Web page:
Recovery From Codependence: A Brief Introduction

Do you think you may have codependent behavior? This phenomenon isn't as uncommon as many believe. If you find yourself controlling others or bending over backwards to help others at the risk of your own health or sanity, a codependency group may be just what you need to get yourself back on track toward living a happier, more fulfilling life.

Any codependency group will tell you that there are two types of codependents: those who seek to please and those who seek to control. While they may seem like opposite behaviors, they both stem from the same source. Children who come from dysfunctional families often display these behaviors as adults. This is because they work hard their entire lives to anticipate the needs of their parents to avoid punishment, disapproval, or neglect.

As a result, they carry this tendency into adult relationships, which is a common topic discussed in codependency group meetings. Those who seek to please are constantly insecure in themselves, believing that, no matter what they do, it's never good enough. Controlling codependents are those who believe that they've grown so skilled at serving others that they obviously know what's best for everyone. When in a relationship, they believe their partner doesn't know how to get along without them, and so when their advice is scorned or ignored, they feel defensive, resentful, and angry.

The longer your codependency goes untreated, the more destructive its influence becomes. You may begin to resort to other avoidant methods to forget your feelings of anxiety, depression, resentment, and anger. These include developing dependencies on drugs, alcohol, or food. Other activities include over working, exercising too much, spending money, gambling, and more. Along with helping you to understand and overcome your codependent tendencies, a codependency group is dedicated toward helping you to learn not to rely on these addictions in order to be happy.

One of the biggest advantages to being in a codependency group is that you have an entire group of people to give encouragement, praise, and suggestions throughout your ordeal. Even more constructive is that you are also encouraged to participate as others tell their problems. The more you help others in the codependent group with their problems, the more you will learn about your own. As time passes, eventually you will no longer feel the need to validate your existence with excessive slavish or controlling behavior. In time, you will finally be able to be happy with yourself and learn how to live independently. Learn more about codependency group gatherings in your area today!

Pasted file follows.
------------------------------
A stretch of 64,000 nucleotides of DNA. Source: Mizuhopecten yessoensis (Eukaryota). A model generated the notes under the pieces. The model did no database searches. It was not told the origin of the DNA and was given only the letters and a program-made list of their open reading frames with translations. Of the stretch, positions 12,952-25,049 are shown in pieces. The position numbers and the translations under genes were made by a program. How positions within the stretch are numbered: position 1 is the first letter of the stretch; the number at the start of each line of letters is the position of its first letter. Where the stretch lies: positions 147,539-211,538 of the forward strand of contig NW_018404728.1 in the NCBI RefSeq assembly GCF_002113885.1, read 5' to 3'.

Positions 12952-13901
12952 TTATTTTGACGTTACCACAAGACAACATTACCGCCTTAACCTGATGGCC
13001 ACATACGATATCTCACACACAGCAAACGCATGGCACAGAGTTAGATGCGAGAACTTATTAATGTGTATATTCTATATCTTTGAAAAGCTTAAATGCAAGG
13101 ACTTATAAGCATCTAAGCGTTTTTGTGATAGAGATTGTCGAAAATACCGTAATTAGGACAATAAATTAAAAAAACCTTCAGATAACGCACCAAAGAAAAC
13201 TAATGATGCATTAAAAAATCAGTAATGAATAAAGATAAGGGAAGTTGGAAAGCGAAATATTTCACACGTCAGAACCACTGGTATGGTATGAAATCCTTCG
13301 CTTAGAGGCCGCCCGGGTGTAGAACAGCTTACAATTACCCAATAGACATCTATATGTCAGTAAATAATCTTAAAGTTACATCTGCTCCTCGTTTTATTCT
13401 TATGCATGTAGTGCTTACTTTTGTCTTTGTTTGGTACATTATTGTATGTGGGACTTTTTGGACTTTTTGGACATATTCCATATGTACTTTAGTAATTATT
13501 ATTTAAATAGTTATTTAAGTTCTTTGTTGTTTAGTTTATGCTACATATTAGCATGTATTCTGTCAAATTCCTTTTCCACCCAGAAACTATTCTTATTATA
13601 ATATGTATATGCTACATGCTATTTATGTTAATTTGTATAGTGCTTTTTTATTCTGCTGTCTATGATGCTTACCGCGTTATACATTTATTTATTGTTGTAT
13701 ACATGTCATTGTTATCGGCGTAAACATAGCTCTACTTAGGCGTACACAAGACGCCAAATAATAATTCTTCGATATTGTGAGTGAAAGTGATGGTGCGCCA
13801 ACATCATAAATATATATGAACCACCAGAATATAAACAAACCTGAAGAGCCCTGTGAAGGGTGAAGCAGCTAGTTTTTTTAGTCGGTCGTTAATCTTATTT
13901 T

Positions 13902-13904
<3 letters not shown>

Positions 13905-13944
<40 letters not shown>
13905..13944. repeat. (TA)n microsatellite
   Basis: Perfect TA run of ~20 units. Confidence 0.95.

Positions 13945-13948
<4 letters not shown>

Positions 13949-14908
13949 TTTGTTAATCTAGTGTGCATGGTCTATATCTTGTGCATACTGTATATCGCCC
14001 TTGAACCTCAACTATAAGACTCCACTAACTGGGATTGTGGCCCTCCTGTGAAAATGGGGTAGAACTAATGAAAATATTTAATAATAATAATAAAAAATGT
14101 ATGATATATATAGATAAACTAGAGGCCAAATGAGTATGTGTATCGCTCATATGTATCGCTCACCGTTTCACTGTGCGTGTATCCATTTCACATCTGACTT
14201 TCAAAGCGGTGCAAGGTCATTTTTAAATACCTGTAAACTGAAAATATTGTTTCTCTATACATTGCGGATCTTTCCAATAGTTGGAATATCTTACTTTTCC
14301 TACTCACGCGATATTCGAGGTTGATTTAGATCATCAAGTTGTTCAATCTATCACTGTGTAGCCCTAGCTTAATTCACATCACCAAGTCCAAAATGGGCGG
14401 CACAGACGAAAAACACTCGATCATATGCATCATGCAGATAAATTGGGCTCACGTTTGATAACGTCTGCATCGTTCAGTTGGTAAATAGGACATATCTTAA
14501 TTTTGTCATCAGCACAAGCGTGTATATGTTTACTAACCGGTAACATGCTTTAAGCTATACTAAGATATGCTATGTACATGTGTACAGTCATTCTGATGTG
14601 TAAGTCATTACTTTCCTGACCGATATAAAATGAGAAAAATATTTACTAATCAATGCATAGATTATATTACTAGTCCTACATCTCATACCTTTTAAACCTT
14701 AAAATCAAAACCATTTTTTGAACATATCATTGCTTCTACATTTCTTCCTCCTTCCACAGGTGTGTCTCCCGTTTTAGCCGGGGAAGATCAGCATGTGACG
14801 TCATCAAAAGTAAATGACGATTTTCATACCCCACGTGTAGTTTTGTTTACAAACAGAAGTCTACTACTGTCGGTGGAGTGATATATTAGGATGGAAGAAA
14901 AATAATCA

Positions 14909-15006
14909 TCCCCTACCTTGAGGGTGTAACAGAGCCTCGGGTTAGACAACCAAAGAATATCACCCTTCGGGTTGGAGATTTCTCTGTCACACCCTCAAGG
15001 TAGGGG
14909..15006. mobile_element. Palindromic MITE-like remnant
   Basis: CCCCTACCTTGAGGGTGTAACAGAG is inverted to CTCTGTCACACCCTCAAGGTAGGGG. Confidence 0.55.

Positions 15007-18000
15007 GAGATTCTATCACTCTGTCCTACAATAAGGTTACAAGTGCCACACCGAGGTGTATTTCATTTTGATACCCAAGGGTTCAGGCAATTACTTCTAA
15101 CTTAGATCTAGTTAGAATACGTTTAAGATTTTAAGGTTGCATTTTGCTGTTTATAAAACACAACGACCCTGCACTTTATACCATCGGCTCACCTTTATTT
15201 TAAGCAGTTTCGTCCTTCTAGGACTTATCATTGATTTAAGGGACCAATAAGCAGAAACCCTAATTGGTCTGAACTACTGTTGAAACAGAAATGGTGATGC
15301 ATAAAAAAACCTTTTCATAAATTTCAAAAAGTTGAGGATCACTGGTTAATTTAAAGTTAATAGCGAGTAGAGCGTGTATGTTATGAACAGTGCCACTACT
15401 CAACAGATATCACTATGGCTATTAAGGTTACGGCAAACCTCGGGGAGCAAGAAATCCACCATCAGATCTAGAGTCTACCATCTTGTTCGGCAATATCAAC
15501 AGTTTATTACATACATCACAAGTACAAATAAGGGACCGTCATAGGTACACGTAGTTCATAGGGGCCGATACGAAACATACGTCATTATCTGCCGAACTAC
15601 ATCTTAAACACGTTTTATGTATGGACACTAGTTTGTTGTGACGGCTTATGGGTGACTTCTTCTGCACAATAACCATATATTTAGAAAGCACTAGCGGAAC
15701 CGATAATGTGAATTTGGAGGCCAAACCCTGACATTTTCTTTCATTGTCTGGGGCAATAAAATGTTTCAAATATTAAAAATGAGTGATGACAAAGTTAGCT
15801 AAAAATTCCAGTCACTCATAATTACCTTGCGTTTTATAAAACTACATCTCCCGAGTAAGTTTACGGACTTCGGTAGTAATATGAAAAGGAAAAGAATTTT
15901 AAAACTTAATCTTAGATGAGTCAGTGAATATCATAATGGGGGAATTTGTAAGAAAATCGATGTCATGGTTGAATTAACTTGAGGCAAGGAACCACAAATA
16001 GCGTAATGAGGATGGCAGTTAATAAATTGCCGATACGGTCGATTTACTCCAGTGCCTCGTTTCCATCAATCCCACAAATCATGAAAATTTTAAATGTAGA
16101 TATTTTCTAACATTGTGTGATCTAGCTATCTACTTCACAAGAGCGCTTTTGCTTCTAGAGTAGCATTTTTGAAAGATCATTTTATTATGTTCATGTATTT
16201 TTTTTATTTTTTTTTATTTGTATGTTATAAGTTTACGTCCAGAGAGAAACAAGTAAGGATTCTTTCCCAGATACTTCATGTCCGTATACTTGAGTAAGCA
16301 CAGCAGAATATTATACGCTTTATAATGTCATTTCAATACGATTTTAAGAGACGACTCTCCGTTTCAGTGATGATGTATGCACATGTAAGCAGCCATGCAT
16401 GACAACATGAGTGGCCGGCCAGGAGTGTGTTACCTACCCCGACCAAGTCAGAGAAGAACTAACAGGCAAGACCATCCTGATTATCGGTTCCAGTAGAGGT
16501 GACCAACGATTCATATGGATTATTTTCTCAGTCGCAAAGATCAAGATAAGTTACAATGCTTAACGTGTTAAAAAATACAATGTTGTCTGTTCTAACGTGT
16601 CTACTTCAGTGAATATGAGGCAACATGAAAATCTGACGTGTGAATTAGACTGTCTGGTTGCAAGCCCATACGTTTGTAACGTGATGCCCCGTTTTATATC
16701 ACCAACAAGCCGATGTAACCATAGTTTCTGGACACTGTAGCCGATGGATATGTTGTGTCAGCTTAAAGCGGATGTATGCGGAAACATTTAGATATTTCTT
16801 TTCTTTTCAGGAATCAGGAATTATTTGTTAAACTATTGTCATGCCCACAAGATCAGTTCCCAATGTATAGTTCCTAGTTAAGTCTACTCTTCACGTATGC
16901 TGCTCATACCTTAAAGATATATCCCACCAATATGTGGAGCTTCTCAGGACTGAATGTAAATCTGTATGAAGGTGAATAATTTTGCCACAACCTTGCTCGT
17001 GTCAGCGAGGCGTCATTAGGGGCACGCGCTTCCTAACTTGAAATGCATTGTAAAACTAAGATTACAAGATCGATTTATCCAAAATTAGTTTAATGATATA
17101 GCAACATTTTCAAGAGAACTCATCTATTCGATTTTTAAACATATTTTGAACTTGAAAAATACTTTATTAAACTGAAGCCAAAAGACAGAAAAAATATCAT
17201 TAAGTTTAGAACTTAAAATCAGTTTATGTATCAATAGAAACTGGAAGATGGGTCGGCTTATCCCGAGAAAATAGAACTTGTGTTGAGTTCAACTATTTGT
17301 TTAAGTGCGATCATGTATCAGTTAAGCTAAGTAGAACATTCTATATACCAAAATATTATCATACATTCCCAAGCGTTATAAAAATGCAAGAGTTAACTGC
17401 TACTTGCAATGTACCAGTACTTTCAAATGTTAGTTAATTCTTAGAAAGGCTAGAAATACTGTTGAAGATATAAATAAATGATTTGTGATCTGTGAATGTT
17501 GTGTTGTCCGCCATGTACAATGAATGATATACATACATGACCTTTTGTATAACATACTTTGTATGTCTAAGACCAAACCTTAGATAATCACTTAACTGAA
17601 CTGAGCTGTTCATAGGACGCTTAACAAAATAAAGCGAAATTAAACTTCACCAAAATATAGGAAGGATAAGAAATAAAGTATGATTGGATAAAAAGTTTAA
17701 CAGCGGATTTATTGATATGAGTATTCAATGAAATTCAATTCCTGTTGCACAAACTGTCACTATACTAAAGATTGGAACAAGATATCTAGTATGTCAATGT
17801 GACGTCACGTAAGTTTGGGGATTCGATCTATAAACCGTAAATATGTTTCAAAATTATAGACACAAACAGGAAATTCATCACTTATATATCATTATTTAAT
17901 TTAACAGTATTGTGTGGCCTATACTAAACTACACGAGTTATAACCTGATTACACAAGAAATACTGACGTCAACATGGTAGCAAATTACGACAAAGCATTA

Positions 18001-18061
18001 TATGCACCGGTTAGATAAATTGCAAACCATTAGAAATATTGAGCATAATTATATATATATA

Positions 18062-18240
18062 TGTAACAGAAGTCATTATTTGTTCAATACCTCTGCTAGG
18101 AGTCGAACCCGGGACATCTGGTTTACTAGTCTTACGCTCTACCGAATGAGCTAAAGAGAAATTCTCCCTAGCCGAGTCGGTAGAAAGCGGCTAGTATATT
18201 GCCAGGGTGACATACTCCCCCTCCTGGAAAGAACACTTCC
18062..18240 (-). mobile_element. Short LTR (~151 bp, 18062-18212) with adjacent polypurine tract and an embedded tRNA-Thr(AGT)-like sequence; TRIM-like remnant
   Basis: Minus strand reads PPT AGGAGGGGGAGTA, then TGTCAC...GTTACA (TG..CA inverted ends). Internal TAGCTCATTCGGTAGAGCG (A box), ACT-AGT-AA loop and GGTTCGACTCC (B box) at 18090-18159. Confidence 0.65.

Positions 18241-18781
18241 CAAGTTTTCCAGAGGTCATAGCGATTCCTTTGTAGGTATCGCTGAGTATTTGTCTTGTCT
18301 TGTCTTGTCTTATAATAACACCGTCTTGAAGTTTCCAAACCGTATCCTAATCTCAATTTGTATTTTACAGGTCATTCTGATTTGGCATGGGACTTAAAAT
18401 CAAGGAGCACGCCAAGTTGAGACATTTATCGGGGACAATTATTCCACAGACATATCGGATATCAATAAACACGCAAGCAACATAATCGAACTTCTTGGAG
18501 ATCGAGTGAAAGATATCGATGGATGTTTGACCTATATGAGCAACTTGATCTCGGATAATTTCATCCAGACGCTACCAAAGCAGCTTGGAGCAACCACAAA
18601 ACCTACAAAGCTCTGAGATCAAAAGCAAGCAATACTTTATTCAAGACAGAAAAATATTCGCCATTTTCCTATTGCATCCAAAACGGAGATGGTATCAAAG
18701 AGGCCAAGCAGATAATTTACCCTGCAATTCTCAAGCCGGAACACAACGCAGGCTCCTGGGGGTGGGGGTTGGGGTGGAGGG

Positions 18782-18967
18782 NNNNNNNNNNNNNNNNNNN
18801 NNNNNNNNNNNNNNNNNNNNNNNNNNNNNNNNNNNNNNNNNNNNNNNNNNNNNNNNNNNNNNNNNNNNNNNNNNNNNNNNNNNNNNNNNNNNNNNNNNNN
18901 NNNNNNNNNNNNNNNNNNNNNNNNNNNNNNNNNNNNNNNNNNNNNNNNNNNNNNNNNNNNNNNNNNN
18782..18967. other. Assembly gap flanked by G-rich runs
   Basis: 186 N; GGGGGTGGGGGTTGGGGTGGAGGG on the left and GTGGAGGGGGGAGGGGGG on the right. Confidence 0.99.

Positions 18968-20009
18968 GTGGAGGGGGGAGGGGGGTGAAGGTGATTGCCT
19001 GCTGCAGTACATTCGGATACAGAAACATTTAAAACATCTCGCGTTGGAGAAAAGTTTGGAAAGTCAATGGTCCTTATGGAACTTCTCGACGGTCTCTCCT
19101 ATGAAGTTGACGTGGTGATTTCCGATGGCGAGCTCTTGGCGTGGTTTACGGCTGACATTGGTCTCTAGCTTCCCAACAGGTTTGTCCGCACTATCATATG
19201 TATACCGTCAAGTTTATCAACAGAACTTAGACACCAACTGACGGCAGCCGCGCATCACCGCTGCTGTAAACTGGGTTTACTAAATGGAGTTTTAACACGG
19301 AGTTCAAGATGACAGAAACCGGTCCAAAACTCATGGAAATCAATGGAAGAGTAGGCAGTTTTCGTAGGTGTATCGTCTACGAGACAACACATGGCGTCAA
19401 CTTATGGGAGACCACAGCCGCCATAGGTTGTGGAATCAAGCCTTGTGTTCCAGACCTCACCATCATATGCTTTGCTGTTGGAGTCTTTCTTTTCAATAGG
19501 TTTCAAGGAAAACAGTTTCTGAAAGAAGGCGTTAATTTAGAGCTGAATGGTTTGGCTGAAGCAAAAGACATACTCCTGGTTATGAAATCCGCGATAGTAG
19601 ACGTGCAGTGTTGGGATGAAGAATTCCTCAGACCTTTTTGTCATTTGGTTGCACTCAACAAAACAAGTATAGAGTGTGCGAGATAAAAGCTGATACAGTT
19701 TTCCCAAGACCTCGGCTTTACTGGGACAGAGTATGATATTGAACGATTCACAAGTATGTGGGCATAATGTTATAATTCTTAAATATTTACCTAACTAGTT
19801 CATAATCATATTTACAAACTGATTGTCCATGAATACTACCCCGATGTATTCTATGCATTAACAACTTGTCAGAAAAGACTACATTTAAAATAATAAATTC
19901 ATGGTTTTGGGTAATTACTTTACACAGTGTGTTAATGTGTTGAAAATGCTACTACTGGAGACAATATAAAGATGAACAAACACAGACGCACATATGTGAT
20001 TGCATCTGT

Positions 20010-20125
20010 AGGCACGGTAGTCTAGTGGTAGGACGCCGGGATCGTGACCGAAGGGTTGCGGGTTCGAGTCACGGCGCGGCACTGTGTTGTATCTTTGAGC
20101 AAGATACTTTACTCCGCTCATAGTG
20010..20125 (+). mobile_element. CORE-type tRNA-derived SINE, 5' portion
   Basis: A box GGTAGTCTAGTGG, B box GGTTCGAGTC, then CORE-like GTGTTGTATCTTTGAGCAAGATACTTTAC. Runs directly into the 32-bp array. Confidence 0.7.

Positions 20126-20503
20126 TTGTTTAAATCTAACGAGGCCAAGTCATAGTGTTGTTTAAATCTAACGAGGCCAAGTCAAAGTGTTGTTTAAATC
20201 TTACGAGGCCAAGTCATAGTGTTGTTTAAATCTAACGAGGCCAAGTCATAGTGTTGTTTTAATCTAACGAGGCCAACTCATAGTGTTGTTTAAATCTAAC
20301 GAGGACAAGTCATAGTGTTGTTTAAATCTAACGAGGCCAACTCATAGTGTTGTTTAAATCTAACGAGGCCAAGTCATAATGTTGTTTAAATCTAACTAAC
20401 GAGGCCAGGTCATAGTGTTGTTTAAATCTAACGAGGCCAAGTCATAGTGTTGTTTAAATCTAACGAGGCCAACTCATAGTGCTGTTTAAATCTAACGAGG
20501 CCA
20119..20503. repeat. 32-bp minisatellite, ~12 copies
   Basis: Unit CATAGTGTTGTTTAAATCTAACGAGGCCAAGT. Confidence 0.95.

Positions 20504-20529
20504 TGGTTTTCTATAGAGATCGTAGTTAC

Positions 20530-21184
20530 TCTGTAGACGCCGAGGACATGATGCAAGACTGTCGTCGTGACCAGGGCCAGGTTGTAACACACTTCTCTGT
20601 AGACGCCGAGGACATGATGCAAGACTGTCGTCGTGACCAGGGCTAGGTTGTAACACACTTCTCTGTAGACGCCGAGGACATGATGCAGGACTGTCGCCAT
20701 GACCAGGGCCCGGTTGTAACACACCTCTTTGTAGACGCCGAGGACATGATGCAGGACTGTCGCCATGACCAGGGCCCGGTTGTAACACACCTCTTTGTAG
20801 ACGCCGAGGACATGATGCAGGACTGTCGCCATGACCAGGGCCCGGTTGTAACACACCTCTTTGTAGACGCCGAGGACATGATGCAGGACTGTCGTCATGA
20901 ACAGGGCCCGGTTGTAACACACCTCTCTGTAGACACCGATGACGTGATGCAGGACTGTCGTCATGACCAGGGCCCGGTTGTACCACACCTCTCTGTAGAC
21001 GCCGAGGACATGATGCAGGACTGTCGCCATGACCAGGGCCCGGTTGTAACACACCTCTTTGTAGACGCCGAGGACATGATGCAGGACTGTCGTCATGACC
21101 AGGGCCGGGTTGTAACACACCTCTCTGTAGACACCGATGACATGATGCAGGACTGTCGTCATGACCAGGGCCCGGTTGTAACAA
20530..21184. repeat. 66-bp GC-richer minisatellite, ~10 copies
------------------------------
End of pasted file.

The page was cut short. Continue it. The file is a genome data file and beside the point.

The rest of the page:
Patterns and Characteristics of Codependence

These patterns and characteristics are offered as a tool to aid in self-evaluation. They may be particularly helpful to newcomers.

Denial Patterns:
I have difficulty identifying what I am feeling. I minimize, alter, or deny how I truly feel. I perceive myself as completely unselfish and dedicated to the well-being of others. I lack empathy for the feelings and needs of others. I label others with my negative traits. I can take care of myself without any help from others. I mask my pain in various ways such as anger, humor, or isolation. I express negativity or aggression in indirect and passive ways. I do not recognize the unavailability of those people to whom I am attracted.

Low Self Esteem Patterns:
I have difficulty making decisions. I judge what I think, say, or do harshly, as never good enough. I am embarrassed to receive recognition, praise, or gifts. I value others’ approval of my thinking, feelings, and behavior over my own. I do not perceive myself as a lovable or worthwhile person. I constantly seek recognition that I think I deserve. I have difficulty admitting that I made a mistake. I need to appear to be right in the eyes of others and will even lie to look good. I am unable to ask others to meet my needs or desires. I perceive myself as superior to others. I look to others to provide my sense of safety. I have difficulty getting started, meeting deadlines, and completing projects. I have trouble setting healthy priorities.

Compliance Patterns:
I am extremely loyal, remaining in harmful situations too long. I compromise my own values and integrity to avoid rejection or anger. I put aside my own interests in order to do what others want. I am hyper-vigilant regarding the feelings of others and take on those feelings. I am afraid to express my beliefs, opinions, and feelings when they differ from those of others. I accept sexual attention when I want love.

I make decisions without regard to the consequences. I give up my truth to gain the approval of others or to avoid change.

Control Patterns:
I believe most people are incapable of taking care of themselves. I attempt to convince others what to think, do, or feel. I freely offer advice and direction to others without being asked. I become resentful when others decline my help or reject my advice. I lavish gifts and favors on those I want to influence. I use sexual attention to gain approval and acceptance. I have to be needed in order to have a relationship with others. I demand that my needs be met by others. I use charm and charisma to convince others of my capacity to be caring and compassionate. I use blame and shame to emotionally exploit others. I refuse to cooperate, compromise, or negotiate. I adopt an attitude of indifference, helplessness, authority, or rage to manipulate outcomes. I use terms of recovery in an attempt to control the behavior of others. I pretend to agree with others to get what I want.

Avoidance Patterns:
I act in ways that invite others to reject, shame, or express anger toward me. I judge harshly what others think, say, or do. I avoid emotional, physical, or sexual intimacy as a means of maintaining distance. I allow my addictions to people, places, and things to distract me from achieving intimacy in relationships. I use indirect and evasive communication to avoid conflict or confrontation. I diminish my capacity to have healthy relationships by declining to use all the tools of recovery. I suppress my feelings or needs to avoid feeling vulnerable. I pull people toward me, but when they get close, I push them away. I refuse to give up my self-will to avoid surrendering to a power that is greater than myself. I believe displays of emotion are a sign of weakness. I withhold expressions of appreciation.